Press Secretary Karine Jean-Pierre Holds Press Briefing 2 May

The White House

James S. Brady Press Briefing Room

12:57 P.M. EDT

MS. JEAN-PIERRE: Good afternoon, everybody.

Q Good afternoon.

MS. JEAN-PIERRE: I just have a couple things at the top, and then we'll get going.

On May 7th, the President will travel to Capitol Hill to deliver the keynote address at the U.S. Holocaust Memorial Museum's Annual Days of Remembrance ceremony.

During the Days of Remembrance, we remember and mourn the 6 million Jews who were systematically murdered by the Nazis and their collaborators during World War Two.

The President will also discuss our moral duty to combat the rising scourge of antisemitism and the Biden-Harris administration's work to implementing the first-ever National Strategy to Counter Antisemitism to make real the promise of never, never again.

Today, Florida's extreme six-week abortion ban takes effect. That's before many women even know they're pregnant.

We should all be concerned that this extreme abortion ban will put desperately needed medical care even further out of reach for millions of women in Florida and across the South.

But it's not just Florida, and it's not just abortion under — care under attack here. We are seeing the devastating impacts on women's reproductive freedom since Roe was overturned. In states across the country, women's health and lives now hang in the balance.

Twenty-one states have abortion bans in effect. In nearly all of these states, doctors can be charged with a fenaly — a felony for simply doing their jobs.

One in three women in America now live in states with extreme abortion bans.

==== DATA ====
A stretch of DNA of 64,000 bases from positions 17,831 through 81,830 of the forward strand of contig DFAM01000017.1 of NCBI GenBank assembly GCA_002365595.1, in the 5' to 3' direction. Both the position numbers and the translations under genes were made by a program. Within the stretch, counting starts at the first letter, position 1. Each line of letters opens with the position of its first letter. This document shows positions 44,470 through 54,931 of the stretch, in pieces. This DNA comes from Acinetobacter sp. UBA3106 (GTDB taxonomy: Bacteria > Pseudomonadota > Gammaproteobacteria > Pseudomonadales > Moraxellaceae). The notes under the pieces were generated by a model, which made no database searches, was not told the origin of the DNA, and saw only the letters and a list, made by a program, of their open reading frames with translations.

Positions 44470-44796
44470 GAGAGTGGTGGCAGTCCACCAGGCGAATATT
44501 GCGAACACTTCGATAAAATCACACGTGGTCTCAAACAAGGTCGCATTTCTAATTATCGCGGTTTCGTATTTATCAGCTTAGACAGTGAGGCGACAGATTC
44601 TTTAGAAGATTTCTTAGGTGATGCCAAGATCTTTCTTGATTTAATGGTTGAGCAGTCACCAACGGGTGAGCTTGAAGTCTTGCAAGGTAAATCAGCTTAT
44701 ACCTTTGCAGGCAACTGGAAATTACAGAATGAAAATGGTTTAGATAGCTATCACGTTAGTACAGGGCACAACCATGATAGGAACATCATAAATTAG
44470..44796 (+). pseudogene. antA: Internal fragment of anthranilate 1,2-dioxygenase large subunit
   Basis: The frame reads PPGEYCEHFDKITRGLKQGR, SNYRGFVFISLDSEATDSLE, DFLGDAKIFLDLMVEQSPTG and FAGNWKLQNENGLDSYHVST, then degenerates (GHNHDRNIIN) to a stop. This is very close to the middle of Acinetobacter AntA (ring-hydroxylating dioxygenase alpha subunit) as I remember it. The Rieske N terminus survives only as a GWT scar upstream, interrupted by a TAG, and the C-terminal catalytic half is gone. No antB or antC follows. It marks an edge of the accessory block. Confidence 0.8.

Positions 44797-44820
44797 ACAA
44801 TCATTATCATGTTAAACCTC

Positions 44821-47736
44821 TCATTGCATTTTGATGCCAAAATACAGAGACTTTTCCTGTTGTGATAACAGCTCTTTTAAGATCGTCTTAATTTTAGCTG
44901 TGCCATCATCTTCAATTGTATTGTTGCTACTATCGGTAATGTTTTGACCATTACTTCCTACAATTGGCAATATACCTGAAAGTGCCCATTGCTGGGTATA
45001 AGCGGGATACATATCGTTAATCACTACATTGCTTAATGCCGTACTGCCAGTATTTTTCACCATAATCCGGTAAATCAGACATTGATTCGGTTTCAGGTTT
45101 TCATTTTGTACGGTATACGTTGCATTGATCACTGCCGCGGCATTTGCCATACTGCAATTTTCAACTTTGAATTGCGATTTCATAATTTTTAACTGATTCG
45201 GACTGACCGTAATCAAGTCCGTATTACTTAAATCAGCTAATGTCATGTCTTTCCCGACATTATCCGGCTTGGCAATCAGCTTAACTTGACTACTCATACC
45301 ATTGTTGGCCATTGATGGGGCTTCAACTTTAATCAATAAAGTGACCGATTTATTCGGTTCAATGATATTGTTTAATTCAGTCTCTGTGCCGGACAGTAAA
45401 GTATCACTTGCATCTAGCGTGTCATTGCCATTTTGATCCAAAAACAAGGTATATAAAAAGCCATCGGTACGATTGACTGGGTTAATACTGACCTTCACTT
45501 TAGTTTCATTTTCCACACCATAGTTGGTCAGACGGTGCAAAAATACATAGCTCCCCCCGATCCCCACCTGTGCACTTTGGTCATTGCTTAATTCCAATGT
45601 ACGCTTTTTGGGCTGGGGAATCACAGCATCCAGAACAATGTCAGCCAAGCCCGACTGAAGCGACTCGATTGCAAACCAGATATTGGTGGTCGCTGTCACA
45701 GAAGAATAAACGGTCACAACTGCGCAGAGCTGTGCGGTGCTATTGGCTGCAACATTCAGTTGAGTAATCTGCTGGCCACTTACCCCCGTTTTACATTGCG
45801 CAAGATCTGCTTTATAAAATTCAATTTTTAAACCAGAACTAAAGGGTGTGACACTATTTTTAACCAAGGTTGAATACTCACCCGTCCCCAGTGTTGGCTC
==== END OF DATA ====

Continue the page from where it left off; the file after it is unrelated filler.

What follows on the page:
Over 380 bills restricting access to abortion care were introduced in states houses just last year.

At the federal level, congressional Republicans have proposed three — three national abortion bans. IVF is under attack. Contraception is under attack. And women and families are fearful that their deeply personal medical data could be used against them.

All of this chaos and devastation was made possible by the former President, who worked very hard and got it done to overturn Roe v. Wade.

President Biden and Vice President Harris stand with the vast majority of Americans who believe that the right to choose is fundamental and that healthcare decisions should be made by a woman with the help of her doctor, not politicians.

They will continue to call on Congress to restore the protections of Roe v. Wade into federal law, the only way to ensure every woman can access the care she needs regardless of what state she lives in.

The reason we started early — I know a lot of people are asking — is because I — I have a meeting with the President at about 1:30 or so, and so I'm going to try and get to everybody's questions, or as many questions as possible.

With that, Zeke.

Q Let's stick with "everybody." (Laughter.)

MS. JEAN-PIERRE: I know. I said it, and I was like, "Oh, darn."

Q There's Rosen.

MS. JEAN-PIERRE: Oh, darn. There's Rosen in the back. To wit — Mr. To Wit in the back. (Laughter.)

Q Hi. Thank you, Karine —

MS. JEAN-PIERRE: Go ahead, Zeke.

Q Starting overseas real quick. I understand — we understand Secretary Blinken is in — in the region right now, but has the President, has the White House gotten any — any indications for how Hamas might respond to this — the ceasefire proposal? And how can — what is the level of concern within the administration —


Q — that Hamas could respond in the negative?

MS. JEAN-PIERRE: So, our position remains — and we are going to be very consistent of what we've been saying — is that we believe that there should be a ceasefire as part of this hostage — hostage deal, and it should happen immediately –immediately. And there has not yet been a response from Hamas, as you know.

We believe that all efforts need — need to be brought to bear to convince Hamas to accept that — the proposal — immediately and have made that clear to our partners in the region.